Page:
Dirty Faces

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Chapter 33: Untruths

"More coffee, hun?"

The gravelly voice brought him back to the outside world he just seemed to keep slipping out of this day. Kody smiled and pushed the cup toward Peggy. "Yes, ma'am. Thank you."

He stared at the nicotine stains on the old waitress' fingertips as she refilled the chipped, white coffee cup, and thanked her again before she walked away because everybody knew Peggy didn't hear too well these days.

"Awful late in the day to still be drinking that stuff," said the pretty little thing sitting across from him. "Rough night?"

He met Leslie's gaze with a weak smile. "Something like that."

More like 'exactly like that'. If he'd slept at all the previous night, he'd forgotten. But when morning had come and Mama had offered to give him a ride into town, he knew he should take her up on it. He'd done a pretty fair job of keeping himself busy so far, but sitting still in the cool diner now made him miserably aware of the effects of his sleep deprivation. Tonight, he knew, he would sleep like the dead. That was something to look forward to.

Leslie's big, brown eyes studied him as she sipped on her strawberry milkshake. Any other day he'd wish he was the straw, but not this day. This day, he wished to be anywhere but here. It was baffling how that way she had of putting him at ease just by being near her was today working the exact opposite. Kody stared down into the coffee cup, all the while feeling her eyes on him. Without even saying a word, she was chipping away at the wall he'd put up, and that was terribly disconcerting.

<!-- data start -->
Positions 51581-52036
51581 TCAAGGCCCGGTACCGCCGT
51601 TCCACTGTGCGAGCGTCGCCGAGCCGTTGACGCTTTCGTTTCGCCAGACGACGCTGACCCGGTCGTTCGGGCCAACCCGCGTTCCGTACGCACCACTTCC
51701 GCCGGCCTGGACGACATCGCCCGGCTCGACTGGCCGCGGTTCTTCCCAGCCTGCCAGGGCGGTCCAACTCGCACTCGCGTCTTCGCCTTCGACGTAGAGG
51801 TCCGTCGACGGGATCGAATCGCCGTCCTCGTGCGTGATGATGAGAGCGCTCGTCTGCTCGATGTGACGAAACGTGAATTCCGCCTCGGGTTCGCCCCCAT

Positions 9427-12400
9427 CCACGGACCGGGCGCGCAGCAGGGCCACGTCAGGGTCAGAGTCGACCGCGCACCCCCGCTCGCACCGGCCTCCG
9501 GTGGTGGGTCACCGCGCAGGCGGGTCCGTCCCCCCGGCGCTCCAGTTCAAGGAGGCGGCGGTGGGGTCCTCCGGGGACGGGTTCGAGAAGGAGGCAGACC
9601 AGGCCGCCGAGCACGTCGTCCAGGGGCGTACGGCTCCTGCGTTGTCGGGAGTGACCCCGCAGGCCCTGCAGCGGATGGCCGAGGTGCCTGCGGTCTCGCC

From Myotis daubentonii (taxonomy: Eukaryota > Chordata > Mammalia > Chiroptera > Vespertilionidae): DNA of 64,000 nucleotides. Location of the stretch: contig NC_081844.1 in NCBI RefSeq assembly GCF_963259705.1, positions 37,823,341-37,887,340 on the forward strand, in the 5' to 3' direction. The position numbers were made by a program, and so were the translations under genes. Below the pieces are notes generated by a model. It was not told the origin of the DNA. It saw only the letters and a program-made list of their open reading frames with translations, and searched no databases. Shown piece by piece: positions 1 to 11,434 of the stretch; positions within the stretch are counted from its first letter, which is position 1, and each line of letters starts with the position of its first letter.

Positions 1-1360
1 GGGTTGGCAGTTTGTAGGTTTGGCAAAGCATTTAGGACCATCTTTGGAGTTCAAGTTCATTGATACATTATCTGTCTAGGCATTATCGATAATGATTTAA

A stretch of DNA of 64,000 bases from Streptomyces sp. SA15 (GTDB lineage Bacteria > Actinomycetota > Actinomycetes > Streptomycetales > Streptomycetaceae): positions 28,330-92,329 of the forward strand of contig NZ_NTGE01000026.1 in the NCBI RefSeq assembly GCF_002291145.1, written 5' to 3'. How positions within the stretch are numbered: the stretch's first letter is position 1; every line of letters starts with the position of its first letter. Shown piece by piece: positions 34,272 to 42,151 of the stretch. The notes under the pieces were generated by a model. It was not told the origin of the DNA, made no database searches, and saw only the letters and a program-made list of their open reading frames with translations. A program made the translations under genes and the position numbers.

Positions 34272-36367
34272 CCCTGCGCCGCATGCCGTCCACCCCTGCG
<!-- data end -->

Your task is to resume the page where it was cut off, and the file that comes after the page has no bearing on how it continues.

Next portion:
Finally, she took her pretty lips off the straw and spoke. "You thinking about tomorrow?"

He nodded.

"I take it y'all will be leaving out pretty early in the morning?"

"Probably around daylight," he replied.

She bit her lip, absentmindedly stirring her milkshake with the straw. "You driving?"

"Yeah, I'll be driving Lilly."

"How long does it take to get there?"

He shrugged. "Several hours, I reckon."

She seemed satisfied with his answers and resumed quietly sipping her milkshake. He was relieved to find that she associated his distance today with the impending trip to Cleveland, that she hadn't read any further into it. That part of him that wanted to tell her everything wanted to tell her. Keeping anything from her seemed wrong, and he hated that it felt that way. He'd known he couldn't pretend nothing was wrong and expect her to buy it. Pretending was for kids anyway, but he realized he was going to have to get better at lying, or at the very least, playing dumb.